Safety & Liability - Guidance for Clubs
Risk assessment forms for clubs
The MCofS believes that one of the best ways to learn about safe practice in the hills is to learn from more experienced walkers, mountaineers and climbers, and that one of the great strengths of clubs is that they enable these skills to be passed on. In this respect the guidance notes will be particularly useful to new clubs, clubs with a high proportion of young members and clubs that take an active role in introducing novices to mountaineering and climbing. The guidance will also provide useful information to members who visit the hills in informal groups.
The intention of the guidance is not to cause clubs to constrain their activities but to allow clubs to manage their affairs in such a way as to help minimise any possible liability in the unfortunate event of a member having an accident. This is an important document and members of clubs must be made aware of the contents.
The document is published below and available for download in pdf format.
Safety & Liability: Guidance for Clubs - Revised: November 2012
Please use the links in the Contents section to go straight to the relevant section
1. The MCofS receives inquiries from clubs (Club Members) concerning possible liability in respect of club meets and the informal tuition of members. In response, this paper aims to provide club office-bearers, committees and members with useful information.
2. The paper covers the nature of the legal risks and the "duty of care" which clubs and their members are likely to encounter in mountaineering and associated activities (such as running a hut or a social meet), the steps which clubs should take to mitigate (i.e. reduce or avoid) these risks and their consequences and the extent to which such risks are covered by the Civil Liabilities Insurance (CLI) policy issued through the MCofS. An Annex contains details of mountaineering qualifications, further references and contact addresses.
3. The content of this paper is not, of course, legally definitive. However, every effort has been made to apply the lessons learned over the years, both on the hill, and in negotiating the outcome of unfortunate events. Feedback as to the usefulness of this paper will be welcomed.
4. The MCofS strongly recommends that club committees discuss the information in these notes, and ensure that their members are made aware of them. The intention is not to constrain clubs or their members in their activities, but to allow them to manage their affairs in such a way as to help manage risk and liability. It is important to both avoid legal risks and also to manage the risks 'on the hill'. The measures necessary for the former will often contribute to the latter. In particular, new and prospective members should be left in no doubt about the risks involved, their responsibilities for their own safety and that deciding to rely on more experienced members is part of the risk they accept.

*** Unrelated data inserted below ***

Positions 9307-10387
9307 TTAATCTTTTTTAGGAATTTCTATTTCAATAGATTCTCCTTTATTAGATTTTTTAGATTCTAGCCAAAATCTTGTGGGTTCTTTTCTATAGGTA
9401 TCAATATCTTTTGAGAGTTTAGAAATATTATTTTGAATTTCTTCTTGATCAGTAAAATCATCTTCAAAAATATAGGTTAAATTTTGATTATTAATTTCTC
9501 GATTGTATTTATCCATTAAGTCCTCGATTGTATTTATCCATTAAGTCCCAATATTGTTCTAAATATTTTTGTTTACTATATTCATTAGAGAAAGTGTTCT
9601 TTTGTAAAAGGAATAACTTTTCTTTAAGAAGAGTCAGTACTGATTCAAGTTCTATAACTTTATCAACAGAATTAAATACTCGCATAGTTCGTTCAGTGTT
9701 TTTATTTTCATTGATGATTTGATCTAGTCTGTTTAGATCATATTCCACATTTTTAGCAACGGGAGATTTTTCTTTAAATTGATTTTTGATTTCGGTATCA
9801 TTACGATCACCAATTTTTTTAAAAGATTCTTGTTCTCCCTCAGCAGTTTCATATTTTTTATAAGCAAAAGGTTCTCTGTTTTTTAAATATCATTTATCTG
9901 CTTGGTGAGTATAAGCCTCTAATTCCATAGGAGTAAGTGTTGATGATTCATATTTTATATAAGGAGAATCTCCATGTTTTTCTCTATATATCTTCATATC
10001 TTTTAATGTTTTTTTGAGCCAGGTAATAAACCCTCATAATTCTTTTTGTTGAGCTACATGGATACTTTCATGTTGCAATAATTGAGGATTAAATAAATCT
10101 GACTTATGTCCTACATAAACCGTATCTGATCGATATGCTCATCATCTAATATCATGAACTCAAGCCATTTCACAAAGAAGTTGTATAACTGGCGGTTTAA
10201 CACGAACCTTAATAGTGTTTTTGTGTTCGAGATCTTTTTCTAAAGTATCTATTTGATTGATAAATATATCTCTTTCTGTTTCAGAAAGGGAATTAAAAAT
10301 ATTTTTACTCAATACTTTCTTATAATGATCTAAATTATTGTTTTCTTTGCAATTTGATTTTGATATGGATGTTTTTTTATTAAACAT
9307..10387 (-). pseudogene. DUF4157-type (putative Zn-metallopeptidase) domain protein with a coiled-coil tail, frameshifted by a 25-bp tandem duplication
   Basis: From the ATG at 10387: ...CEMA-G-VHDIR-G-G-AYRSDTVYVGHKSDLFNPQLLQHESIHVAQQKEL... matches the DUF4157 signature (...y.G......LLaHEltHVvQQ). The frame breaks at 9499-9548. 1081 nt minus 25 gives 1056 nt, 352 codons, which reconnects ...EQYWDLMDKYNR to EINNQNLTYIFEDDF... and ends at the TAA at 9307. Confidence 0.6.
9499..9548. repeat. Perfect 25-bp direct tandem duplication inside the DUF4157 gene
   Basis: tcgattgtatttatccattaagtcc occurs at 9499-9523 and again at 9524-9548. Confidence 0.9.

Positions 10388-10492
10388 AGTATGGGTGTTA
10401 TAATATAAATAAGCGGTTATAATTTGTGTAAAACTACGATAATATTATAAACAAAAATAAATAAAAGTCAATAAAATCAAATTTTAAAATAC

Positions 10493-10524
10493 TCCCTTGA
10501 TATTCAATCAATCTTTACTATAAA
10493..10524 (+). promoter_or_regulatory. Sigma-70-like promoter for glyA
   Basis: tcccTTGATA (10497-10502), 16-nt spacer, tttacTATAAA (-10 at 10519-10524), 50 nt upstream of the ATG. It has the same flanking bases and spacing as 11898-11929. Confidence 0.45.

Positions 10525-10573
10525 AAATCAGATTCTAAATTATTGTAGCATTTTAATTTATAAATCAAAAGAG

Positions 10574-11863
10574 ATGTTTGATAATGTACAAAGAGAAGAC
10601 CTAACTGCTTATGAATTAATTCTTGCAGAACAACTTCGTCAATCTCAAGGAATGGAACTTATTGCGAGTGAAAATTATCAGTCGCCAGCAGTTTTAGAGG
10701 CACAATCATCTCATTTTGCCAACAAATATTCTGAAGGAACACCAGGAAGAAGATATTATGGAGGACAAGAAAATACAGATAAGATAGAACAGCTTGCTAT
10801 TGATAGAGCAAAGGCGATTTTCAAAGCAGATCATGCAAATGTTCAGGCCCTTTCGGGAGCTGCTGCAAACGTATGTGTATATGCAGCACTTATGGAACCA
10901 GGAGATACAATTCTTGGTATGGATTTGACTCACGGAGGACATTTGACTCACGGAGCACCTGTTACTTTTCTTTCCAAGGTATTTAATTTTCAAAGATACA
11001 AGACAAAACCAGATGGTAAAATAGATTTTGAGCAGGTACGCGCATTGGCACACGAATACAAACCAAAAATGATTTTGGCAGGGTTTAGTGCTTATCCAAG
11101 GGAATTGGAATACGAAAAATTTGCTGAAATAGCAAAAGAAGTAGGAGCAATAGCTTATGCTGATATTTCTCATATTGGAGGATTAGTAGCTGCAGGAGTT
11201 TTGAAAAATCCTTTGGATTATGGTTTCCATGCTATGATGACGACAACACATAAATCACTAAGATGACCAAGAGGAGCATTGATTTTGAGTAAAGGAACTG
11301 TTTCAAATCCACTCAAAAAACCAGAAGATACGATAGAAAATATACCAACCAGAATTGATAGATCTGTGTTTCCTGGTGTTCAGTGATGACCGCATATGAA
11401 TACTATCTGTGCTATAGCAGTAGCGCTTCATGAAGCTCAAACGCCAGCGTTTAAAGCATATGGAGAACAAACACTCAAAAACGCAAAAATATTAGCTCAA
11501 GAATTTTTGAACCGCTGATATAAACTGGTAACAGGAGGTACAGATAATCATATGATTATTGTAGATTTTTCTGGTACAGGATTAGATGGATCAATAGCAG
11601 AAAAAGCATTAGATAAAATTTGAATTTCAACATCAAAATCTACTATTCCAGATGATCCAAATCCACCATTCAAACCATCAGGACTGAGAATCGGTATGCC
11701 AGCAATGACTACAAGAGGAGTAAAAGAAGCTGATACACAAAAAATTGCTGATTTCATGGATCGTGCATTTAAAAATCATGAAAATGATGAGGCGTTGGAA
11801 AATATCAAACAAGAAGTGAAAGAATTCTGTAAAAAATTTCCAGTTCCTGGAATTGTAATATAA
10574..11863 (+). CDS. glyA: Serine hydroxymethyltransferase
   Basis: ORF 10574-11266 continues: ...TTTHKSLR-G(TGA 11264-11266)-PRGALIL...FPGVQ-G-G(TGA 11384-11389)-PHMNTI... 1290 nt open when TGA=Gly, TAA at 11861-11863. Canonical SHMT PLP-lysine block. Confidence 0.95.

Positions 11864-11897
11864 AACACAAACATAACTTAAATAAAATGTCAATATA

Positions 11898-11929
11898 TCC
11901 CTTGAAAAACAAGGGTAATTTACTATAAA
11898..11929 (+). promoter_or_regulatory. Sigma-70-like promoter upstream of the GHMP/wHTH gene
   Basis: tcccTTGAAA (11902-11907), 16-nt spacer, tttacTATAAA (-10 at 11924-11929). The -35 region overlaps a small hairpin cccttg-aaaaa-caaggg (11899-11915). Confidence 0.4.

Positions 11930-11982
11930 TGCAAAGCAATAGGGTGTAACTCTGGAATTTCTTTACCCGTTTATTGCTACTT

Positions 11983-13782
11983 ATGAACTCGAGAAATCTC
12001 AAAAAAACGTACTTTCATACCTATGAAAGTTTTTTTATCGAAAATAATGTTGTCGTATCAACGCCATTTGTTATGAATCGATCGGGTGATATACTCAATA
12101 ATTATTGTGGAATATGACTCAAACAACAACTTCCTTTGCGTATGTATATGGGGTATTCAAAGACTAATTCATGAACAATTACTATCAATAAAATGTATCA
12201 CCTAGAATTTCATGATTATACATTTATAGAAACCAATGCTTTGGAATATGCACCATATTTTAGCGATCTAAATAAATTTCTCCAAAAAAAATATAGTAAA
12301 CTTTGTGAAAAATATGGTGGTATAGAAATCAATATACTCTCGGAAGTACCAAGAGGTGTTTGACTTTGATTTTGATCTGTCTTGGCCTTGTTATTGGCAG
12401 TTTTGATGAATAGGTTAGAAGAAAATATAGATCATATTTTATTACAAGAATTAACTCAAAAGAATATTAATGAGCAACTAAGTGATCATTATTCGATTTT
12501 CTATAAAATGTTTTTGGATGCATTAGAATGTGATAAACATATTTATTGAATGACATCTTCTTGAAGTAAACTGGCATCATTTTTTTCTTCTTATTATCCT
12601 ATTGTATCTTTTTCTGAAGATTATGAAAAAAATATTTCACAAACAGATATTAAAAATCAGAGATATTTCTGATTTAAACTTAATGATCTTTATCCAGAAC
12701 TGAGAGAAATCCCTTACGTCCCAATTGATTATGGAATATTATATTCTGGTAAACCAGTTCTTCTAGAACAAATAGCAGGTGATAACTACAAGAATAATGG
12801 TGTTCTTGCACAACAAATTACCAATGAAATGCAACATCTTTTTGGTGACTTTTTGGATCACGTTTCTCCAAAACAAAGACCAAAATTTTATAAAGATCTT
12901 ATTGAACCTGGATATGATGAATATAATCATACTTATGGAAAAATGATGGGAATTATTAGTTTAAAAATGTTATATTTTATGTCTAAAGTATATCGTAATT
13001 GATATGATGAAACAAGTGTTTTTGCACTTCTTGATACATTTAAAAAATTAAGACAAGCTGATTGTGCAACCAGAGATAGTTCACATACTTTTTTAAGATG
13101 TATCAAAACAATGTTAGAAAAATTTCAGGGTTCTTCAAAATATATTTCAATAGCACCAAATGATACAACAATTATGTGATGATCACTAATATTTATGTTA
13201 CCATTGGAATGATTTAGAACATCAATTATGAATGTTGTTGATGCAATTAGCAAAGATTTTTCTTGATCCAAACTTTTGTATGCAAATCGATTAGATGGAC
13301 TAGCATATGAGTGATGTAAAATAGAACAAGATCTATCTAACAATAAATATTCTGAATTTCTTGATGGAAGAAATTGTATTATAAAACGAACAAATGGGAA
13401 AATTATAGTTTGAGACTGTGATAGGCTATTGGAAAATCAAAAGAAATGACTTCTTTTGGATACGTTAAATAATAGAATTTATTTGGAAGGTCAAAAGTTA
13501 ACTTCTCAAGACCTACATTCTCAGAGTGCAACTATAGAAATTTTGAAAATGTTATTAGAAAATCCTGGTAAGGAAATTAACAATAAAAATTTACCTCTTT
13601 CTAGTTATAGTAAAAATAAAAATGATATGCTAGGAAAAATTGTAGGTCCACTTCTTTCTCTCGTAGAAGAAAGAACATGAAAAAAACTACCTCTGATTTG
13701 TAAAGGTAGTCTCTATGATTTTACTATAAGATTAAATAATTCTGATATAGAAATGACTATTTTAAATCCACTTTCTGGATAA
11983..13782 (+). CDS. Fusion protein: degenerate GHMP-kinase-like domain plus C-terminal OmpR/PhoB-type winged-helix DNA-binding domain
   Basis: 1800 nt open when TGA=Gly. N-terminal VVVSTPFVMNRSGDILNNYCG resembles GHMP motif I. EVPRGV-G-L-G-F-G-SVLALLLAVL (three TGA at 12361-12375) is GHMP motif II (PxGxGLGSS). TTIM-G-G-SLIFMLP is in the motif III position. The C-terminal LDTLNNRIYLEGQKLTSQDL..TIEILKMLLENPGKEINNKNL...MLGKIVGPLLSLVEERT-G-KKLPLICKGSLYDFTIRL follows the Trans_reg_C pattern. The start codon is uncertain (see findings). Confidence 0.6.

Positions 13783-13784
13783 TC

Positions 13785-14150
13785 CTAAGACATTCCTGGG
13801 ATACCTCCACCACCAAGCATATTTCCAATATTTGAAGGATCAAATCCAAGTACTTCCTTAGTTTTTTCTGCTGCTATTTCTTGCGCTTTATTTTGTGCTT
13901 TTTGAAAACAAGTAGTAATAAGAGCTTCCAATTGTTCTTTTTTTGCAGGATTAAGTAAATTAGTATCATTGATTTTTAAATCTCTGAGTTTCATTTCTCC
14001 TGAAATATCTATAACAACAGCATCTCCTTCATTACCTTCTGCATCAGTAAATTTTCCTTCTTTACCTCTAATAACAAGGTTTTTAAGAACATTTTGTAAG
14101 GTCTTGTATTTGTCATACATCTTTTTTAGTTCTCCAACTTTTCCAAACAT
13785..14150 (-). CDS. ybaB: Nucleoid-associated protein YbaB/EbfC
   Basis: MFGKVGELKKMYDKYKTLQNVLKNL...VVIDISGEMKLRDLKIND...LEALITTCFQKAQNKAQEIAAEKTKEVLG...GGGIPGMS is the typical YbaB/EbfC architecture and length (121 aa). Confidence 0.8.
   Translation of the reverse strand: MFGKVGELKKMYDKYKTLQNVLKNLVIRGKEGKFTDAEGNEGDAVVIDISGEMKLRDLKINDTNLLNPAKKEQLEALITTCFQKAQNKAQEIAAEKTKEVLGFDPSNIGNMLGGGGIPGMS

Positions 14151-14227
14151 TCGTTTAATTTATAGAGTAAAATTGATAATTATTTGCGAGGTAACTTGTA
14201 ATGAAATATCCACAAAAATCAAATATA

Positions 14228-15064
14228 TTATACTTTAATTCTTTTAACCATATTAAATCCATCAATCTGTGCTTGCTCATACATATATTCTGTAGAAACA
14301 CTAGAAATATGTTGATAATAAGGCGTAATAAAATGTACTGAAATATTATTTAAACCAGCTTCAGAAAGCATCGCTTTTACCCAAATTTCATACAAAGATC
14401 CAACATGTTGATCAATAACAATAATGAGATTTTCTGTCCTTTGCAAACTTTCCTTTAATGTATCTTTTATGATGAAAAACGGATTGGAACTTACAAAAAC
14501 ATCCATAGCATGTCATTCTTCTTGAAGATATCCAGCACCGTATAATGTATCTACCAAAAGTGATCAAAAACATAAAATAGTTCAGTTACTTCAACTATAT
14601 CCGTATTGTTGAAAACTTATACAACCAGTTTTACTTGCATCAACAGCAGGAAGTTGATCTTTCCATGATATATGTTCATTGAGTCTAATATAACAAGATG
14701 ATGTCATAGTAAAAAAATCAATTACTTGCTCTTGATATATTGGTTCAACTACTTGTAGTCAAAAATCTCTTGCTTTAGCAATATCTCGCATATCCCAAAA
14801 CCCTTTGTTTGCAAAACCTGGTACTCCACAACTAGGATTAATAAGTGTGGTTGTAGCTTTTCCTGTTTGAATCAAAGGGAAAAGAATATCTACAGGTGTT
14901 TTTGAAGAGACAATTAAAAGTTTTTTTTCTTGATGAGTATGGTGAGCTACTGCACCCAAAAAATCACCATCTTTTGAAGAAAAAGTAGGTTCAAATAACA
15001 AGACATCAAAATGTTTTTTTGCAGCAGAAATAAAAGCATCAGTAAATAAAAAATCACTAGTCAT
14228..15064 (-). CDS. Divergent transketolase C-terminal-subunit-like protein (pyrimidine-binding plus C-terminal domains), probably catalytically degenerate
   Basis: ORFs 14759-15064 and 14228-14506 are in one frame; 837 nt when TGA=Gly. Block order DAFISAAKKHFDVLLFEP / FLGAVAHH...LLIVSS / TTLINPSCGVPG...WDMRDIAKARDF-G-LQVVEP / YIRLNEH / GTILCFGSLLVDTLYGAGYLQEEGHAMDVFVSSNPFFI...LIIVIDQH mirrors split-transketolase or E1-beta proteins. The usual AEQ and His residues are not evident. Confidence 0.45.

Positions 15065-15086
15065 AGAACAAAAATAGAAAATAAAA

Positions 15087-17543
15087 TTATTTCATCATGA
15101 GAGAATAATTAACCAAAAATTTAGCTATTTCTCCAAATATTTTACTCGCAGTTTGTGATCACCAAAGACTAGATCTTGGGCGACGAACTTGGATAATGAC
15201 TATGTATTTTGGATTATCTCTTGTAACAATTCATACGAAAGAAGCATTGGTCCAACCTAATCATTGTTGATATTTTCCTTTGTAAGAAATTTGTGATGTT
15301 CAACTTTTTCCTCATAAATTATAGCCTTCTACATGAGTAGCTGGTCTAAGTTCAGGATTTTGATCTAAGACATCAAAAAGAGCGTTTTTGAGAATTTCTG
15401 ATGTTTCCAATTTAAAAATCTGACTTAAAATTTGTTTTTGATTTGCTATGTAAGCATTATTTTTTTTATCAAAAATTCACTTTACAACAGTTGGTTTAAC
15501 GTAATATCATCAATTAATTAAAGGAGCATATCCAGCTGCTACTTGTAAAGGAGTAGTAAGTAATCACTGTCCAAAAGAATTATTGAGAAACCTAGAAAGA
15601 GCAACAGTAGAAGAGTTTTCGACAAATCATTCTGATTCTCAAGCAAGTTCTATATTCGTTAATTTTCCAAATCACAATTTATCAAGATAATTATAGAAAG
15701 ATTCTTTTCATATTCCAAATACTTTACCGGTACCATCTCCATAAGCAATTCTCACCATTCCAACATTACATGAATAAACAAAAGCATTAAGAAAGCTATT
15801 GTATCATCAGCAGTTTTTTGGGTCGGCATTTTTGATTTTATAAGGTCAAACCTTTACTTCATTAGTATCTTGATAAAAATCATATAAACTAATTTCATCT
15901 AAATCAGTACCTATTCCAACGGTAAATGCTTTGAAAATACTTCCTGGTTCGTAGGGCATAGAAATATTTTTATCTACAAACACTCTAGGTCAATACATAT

5. The "Participation Statement" of the UIAA (Union Internationale des Associations d’Alpinisme or the International Climbing and Mountaineering Organisation) states that:
"Climbing, hill walking and mountaineering are activities with a danger of personal injury or death. Participants in these activities should be aware of and accept these risks and be responsible for their own actions and involvement."
This statement is regarded by the MCofS as a useful basis for the consideration of safety and risk in the sport.
6. Over the last decade, court cases and fatal accident inquiries have accepted the unpredictable nature of mountaineering. Nevertheless, experienced mountaineers and climbers should make novices aware of the risks involved and take reasonable steps to ensure that both parties have the skills and knowledge to manage these risks.
7. If an incident occurs that could lead to a claim against a club, then, as soon as possible:-
(a) all possible detail should be recorded in writing: e.g. date, time, place, names, addresses and roles of personnel (those directly involved and witnesses), any injuries and/or losses.
(b) the insurance company should be informed; although complainants have 3 years to raise a court action after the date of the incident, the insurance company may not provide support if a potential claim is not notified as soon as possible.
Contact details for the insurance company are: The Sports Team, Perkins Slade Ltd, 3 Broadway, Broad Street, Birmingham B15 1BQ
Tel: 0121 698 8000 / Fax: 0121 625 9000 / email: email@example.com
The master policy with details of all exclusions etc. is available on request from the MCofS office.